20 09 2010
Walking has been described as the world’s most rewarding yet easiest exercise – you just put one foot in front of the other. It keeps you in great shape, is good for the heart and lungs, boosts your immune system and even uplifts your spirits, especially if you can persuade family and friends to join in. Here’s how…
Research shows that the risk of heart attack and coronary disease can be halved by regular walking; it also lowers blood pressure, cuts the risk of strokes by 40% and hip fracture by half. A brisk 20-minute walk can cut harmful fats in the bloodstream by a quarter. You will also sleep better – one hour longer on average – and reduce your susceptibility to depression thanks to both exposure to natural light and the release of serotonin, a feel-good chemical in your brain, which according to experts trigger a sense of well-being.
Now for the really important bit: walking is excellent in the battle of the bulge. A four-hour walk in flattish country burns around 860 calories, while a seven-hour hike in the hills will likely more than double that, using up about 2,000 calories. Remember to consume about two-thirds of those lost calories during your walk, via lunch and snacks, to give you the energy to keep going.
Now you need ideas for where to go, whether as part of an organised walking group or on your own…
Join a guided walk Organised walks are a great way to get started.
• Consider hooking up with the Ramblers: there’s a walk-finder on its website (www.ramblers.org.uk) listing hundreds of guided hikes weekly, and you’re welcome to try a couple before joining your local group.
• You could also tap into one of 500 “Walking for Health” groups across the UK. This is a government-backed initiative that encourages people to stride out for fitness – details and contacts at www.whi.org.uk.
• In the UK, most of our National Parks (www.nationalparks.gov.uk) and Areas of Outstanding Natural Beauty (www.aonb.org.uk) also organise guided walks, and many also have routes to download and follow independently. The National Trust (www.nationaltrust.org.uk) also runs a walks programme.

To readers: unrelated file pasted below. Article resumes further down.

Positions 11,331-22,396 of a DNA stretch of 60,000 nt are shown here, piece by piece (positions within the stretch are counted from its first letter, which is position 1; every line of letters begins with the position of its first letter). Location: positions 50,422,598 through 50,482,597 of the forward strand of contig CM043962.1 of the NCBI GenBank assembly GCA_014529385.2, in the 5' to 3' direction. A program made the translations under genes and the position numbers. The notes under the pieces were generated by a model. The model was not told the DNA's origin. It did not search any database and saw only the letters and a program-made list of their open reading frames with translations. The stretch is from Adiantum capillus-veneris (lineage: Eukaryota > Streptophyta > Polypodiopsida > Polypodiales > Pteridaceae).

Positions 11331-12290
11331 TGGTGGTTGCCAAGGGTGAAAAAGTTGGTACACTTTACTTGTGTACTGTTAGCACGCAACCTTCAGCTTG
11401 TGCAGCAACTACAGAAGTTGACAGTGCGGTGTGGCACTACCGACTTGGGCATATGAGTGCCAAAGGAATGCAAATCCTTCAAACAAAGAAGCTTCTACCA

Do it independently Stride out on your own with an easy-to follow route.
• The monthly magazines for walkers, Country Walking (for shorter rambles) and Trail (for tougher, upland hikes) both feature detailed routes, also available online free or for a fee from websites such as Outdoors Magic (www.outdoorsmagic.com) or Live for the Outdoors (www.livefortheoutdoors.com).
• Or try one of the many guidebooks published by the AA (www.theaa.com/shop), Sigma (www.sigmapress.co.uk) and Cicerone (www.cicerone.co.uk). The latter also publishes excellent guides to European walking regions, as does Sunflower (www.sunflowerbooks.co.uk). Perhaps the best investment of all is to purchase your local Ordnance Survey Explorer map (www.ordnancesurvey.co.uk), designed expressly for walkers and ripe with the promise of do-it-yourself rambles right on your doorstep.
Let’s suppose you’re an occasional rambler, doing six miles every other week. To sharpen your fitness, you need to step up to three short, brisk walks weekly – aim to cover two miles in 30 minutes. To feel the benefit, you need to raise your heart rate and feel slightly out of breath.
After the first month, progress the exercise by including some hills and moving faster, walking 45 minutes and building up a sweat. By week nine, aim for one brisk daily walk – it could just be to the station, or round the park in your lunch hour. Regular walks, rather than occasional rambles, are the key to upping your fitness. And it beats a slog in an expensive gym any day.
Have you recently discovered walking or are you an experienced hill walker? Whatever your level of experience we’d love to hear your comments – just leave them below or become our fan on Facebook.